Well, that is the classic car industry in its making and success of the last 20 years, I am afraid.

                  First, what is key - vehicles are better at longevity than the past. A ~40year old Sierra / Cavalier is far better today (Sierra is nearly 40 - where does time go ?) - these models stand a better chance of lasting because they were built better in the 1980s than the 1960s and prior. There are more 1980 motors on the road today than 1960 motors in year 2000. So that is a growing population as each year is added to the over 40yr list to start with. But also, they have a higher volume per year when they reach 40. There will be more 40 yr old 1990 motors (when that time comes) than 40yr old 1980 motors

                  Second, a 1960s motor in the 1990s was just another old banger. Not all of them, I realise, but many were. Today, a 1980s motor is worth upwards of 5000 (clearly dependent on what it is). Nobody is having a clear out because it would cost a fortune to do so and why would they when they have a usable classic or even a piece of scrap worth 5000 (the "one day, I'll get it on the road" brigade).

                  These are the 2 machines in action and the over 40s will grow and grow as more can stand the rigours of the road.

                  The other key thing - advancements in the vehicle's operation have slowed in the last 40 years. What I mean - you could take a common or garden V registered 1980 motor and it would withstand todays traffic, wouldn't necessarily hold everything up and could be adequately used. They were slower cars then but not so slow that they brought the world to a halt with that situation akin to a tractor out on the road or the odd caravaner who meanders to Cornwall with 5 miles of traffic behind.

                  Austin 7. Lovely motor. But its speed was outdated post WW2 and would hold up everything some 40 years later, let alone 80 yrs on. It is a difficult drive in one of those today or the Ford Y on any of that inter war period production models, unless it was super fast for its day. They aren't so usable but also have become outdated, unlike a Sierra / Cavalier has, in that sense.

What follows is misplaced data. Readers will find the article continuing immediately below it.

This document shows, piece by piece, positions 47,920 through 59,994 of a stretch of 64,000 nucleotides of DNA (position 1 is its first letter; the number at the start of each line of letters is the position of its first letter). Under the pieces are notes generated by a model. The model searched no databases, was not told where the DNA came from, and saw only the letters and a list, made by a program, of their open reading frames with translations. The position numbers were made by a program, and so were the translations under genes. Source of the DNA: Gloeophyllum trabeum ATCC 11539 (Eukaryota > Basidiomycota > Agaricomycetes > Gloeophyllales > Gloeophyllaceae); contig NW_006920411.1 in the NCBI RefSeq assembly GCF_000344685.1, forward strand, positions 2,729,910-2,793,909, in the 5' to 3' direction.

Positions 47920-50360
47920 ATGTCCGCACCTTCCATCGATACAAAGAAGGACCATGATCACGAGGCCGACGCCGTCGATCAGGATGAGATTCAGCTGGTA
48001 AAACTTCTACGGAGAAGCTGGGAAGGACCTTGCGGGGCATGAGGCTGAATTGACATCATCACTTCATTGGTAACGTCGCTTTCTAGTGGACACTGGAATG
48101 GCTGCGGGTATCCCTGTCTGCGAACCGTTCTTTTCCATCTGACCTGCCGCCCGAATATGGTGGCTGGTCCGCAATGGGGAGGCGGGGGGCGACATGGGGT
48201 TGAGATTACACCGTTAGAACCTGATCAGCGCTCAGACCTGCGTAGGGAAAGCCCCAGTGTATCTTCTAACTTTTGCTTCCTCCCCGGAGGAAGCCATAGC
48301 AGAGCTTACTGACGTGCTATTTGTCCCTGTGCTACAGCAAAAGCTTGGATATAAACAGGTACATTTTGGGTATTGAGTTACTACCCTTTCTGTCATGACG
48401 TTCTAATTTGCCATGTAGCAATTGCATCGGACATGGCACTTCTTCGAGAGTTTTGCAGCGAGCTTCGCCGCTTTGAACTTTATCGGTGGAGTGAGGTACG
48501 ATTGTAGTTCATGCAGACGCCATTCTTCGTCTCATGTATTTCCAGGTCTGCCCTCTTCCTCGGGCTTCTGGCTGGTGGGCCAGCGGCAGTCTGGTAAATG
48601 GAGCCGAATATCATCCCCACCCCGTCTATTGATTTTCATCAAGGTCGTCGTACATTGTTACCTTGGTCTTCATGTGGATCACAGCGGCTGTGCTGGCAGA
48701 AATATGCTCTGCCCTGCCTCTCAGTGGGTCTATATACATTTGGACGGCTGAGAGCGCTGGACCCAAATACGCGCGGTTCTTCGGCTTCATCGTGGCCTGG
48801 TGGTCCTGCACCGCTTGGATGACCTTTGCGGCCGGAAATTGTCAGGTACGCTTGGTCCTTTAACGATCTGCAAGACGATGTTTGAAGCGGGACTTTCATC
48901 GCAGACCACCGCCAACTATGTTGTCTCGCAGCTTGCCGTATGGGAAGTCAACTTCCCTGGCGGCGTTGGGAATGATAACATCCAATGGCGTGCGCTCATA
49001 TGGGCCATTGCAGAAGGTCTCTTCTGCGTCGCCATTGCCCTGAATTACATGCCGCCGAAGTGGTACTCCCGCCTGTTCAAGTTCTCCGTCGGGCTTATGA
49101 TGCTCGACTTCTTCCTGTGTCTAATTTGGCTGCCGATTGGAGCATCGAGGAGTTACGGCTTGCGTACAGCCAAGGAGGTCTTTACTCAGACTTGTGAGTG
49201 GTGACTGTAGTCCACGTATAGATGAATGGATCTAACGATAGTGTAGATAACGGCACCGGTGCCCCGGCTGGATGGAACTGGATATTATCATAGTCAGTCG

So the car park of MOT exempt qualifiers will grow and when you add the % of population who know nothing about motors and further don't really care either mingling in that area (free tax, no MOT - I'll have some of that!!), there could be trouble ahead.

                  I think a better way would be to leave the pre 1960 alone and have the post 1960 stuff tested at mileage intervals. It would serve 2 purposes well - still means the cars get tested and doesn't mean that every year, they go to the meaningless test.

                  The issue here is one that we see again and again. Too much of a good thing often leads to tears. The more vehicles that qualify for MOT exemption, and those that are subjected today to rigorous emissions testing, the govt will rein it in. If you have a post 2001 motor, it is quite clear how much pollution it gives out. That's the beauty with older motors - we know they pollute, but we don't care, because it wasn't registered. Older Mustangs fall well into this. If you want a green car, don't buy an old Mustang was what one of you said. But the thing here is - how polluting is it ? We don't know. It wasn't recorded. If you can't see it, it doesn't shock you either.

                  That changed post 2001 and suddenly g/km showed how much a city you choke. In 40 yrs time, how can it be classified as a heavy polluter today, and tomorrow, to run completely tax / MOT/ congestion charge free as if it had roses growing out of the tailpipe, the emissions are so clean ?

                  Today, my road tax is 600 - but tomorrow, it is zero.

                  Seems like a paradox in the making there. Probably not one we are going to worry much about!

                  Sorry, still struggling with Sierra being nearly 40 yrs old!! I must be old!!
                  Last edited by Daz-RSK; 20-10-2020, 02:19 PM.


                    You do need to get an amendment on your V5, to historical vehicle. That's just a quick phone call to DVLA and they will send you through the amended V5 FOC. Next time your tax is due it'll show as a historic vehicle when you'll do the online payment of 0.

                    I don't and would never MOT my over 40 years cars because of two things. Its the cost and the inconvenience of running the car to a MOT station probably in the wet. I am fortunate that I do have a ramp so I do my own annual checks and service the car myself every two years (seeing it does only around 500 miles a year).